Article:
The Commissioner has stated that a provision in the agreement to the effect that the franchisee is to be considered as an independent contractor in and of itself is inconclusive, because, though all independent contractor, if he is required by the agreement to observe a marketing plan or system prescribed in substantial part by the franchisor, the agreement, if other requirements of the definition are satisfied, is a franchise (Dept. of Corps. Rel. No. 3-F, p. 4).
A marketing plan or system may be “prescribed” within the meaning of Section 31005, although there is no obligation on the part of the licensee to observe it, where a specific sales program is outlined, suggested, recommended, or otherwise originated by the licensor. In making the determination whether there is a prescribed marketing plan or system, it is necessary to keep in mind the objective of the Law to deal with a multiplicity of business establishments created by the franchisor, for all of which he ostensibly assumes responsibility by causing them to be operated with the appearance of centralized management and uniform standards as regards the quality and price of the goods sold, services rendered, and other material incidents of the operation.
In this context provisions contemplating a nation or area-wide distribution grid on an exclusive or semi-exclusive basis, possibly with multiple levels of jurisdiction, such as regional and local distributors, and arrangements designed to establish uniformity of prices and marketing terms are significant. Control reserved over terms of payment by customers, credit practices, warranties and representations in dealings between franchisees and their customers, suggest a uniform marketing plan (Dept. of Corps. Rel. No. 3-F, pp. 3, 5).
In this connection, we understand you to represent that Midget prescribes the area of the independent contractor’s operations. Midget does not distribute any material with respect to methods of operation or sales promotion nor does it solicit independent contractors through any form of advertising. Midget carries certain types of insurance, and the independent contractors may, at their option, secure additional insurance on the basis that Midget prescribes an area of operations together with the uniformity of operation and appearance which is achieved through the use of mini-buses and trucks displaying the name and logo of “Midget Ice Cream Sales”, it is our opinion that Midget is prescribing a marketing plan or system prescribed in substantial part by Midget within the meaning of Section 31005.
We are also of the opinion that the agreements whereby the independent contractor rents a vehicle for $6 per day, except for a weekday rate of $3 per day during winter months, constitutes the payment of a Franchise fee, even if we assume, as a matter of fact, that all of the products furnished to the independent contractor by Midget are at prices not exceeding the bona fide wholesale price, because, in our opinion, the amounts to be paid by Midget for the rental of the vehicle amounts to a franchise fee. You have not submitted any information from which it could be determined that the lease payments by the independent contractors would be less than the allowable payments under Rule 011.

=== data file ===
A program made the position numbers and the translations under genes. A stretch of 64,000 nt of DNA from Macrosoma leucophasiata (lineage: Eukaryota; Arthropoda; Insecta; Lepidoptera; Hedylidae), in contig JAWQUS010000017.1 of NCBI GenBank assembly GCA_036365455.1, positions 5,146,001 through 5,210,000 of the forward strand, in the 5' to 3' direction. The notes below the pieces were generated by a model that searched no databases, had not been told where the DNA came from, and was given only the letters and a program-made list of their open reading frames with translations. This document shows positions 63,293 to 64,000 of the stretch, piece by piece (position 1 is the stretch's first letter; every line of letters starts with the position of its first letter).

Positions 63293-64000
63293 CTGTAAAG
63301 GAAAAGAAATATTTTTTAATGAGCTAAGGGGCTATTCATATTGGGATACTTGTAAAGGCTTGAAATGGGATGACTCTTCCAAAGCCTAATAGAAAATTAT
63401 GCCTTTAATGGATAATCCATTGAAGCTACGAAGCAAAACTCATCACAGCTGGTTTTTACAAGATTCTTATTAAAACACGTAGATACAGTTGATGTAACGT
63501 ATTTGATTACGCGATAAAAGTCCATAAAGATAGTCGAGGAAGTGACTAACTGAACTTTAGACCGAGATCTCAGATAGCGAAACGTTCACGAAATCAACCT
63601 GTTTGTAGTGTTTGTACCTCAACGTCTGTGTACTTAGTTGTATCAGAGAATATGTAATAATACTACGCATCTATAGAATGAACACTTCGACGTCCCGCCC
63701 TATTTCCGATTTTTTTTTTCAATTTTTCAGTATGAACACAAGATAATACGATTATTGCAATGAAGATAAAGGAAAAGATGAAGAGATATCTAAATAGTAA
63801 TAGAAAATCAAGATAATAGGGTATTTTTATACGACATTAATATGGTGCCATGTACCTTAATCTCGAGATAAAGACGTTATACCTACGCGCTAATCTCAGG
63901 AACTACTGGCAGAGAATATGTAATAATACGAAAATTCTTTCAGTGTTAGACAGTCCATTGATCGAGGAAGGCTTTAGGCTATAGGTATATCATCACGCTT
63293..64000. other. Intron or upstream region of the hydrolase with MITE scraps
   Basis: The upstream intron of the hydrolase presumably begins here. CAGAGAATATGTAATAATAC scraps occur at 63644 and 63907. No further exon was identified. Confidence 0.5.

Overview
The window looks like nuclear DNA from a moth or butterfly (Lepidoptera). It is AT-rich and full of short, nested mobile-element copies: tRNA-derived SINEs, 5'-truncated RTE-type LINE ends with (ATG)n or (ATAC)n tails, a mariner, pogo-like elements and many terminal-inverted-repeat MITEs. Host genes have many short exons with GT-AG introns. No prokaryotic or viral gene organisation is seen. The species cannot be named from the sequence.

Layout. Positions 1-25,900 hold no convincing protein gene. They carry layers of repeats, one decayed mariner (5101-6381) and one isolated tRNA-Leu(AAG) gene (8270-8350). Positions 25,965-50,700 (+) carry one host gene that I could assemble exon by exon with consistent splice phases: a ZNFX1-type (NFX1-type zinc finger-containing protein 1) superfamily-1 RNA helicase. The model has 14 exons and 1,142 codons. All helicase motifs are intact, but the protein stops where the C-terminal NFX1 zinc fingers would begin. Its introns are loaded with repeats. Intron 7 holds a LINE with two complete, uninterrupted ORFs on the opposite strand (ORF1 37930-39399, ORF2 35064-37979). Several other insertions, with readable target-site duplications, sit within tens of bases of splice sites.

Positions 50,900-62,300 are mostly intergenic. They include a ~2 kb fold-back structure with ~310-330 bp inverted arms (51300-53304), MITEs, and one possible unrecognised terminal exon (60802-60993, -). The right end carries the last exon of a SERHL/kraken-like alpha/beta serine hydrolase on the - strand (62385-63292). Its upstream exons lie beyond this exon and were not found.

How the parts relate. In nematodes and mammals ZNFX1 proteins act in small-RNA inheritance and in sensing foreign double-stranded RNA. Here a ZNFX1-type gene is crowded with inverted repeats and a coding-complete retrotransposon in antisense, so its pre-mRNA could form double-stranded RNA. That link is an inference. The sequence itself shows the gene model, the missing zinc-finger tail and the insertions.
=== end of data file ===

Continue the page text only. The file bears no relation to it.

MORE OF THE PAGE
With respect to the second arrangement where the independent contractor owns his own vehicle and equipment and purchases required products from Midget at “vendor’s prices” which you state are less than the “going wholesale prices” for such products, Section 31153 provides in this connection that the burden of proving this exception from a definition, is upon Midget. If Midget is in a position to prove that the products purchased do not exceed the bona fide wholesale price, the payment for the product does not constitute a franchise fee and the agreement, under the second arrangement, is not a franchise subject to the registration requirement of the Law. Otherwise, in our opinion, the agreement is a franchise and subject to that requirement.
Please understand that the views expressed herein have a legal binding effect of an Interpretive Opinion only with respect to future arrangements between Midget and independent contractors since such opinions pursuant to Section 31510 of the Franchise Investment Law are issued for the principal purpose of providing a procedure by which members of the public can protect themselves against liability for acts done or omitted in good faith in reliance upon the administrative determination made in the opinion and, of course, there can be no such reliance where the transactions in question have already taken place (Dept. of Corps. Rel. No. 2-F).
Dated: San Francisco, California
June 26, 1973
By order of
BRIAN R. VAN CAMP
Commissioner of Corporations
J. DOMINIQUE OLCOMENDY
Supervising Corporations Counsel
Office of Policy